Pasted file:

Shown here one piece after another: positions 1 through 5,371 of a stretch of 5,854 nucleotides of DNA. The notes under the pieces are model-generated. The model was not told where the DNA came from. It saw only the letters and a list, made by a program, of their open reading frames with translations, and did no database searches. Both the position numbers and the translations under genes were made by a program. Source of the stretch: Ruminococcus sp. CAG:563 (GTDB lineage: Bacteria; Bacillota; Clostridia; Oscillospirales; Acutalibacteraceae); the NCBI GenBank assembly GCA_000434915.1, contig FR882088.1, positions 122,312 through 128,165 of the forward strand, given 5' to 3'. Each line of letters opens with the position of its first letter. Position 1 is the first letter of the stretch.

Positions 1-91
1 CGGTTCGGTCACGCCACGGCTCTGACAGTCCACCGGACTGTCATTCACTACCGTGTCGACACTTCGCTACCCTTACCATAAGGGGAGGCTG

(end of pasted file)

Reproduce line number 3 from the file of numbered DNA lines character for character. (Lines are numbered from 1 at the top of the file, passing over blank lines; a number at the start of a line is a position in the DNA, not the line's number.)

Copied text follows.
1 CGGTTCGGTCACGCCACGGCTCTGACAGTCCACCGGACTGTCATTCACTACCGTGTCGACACTTCGCTACCCTTACCATAAGGGGAGGCTG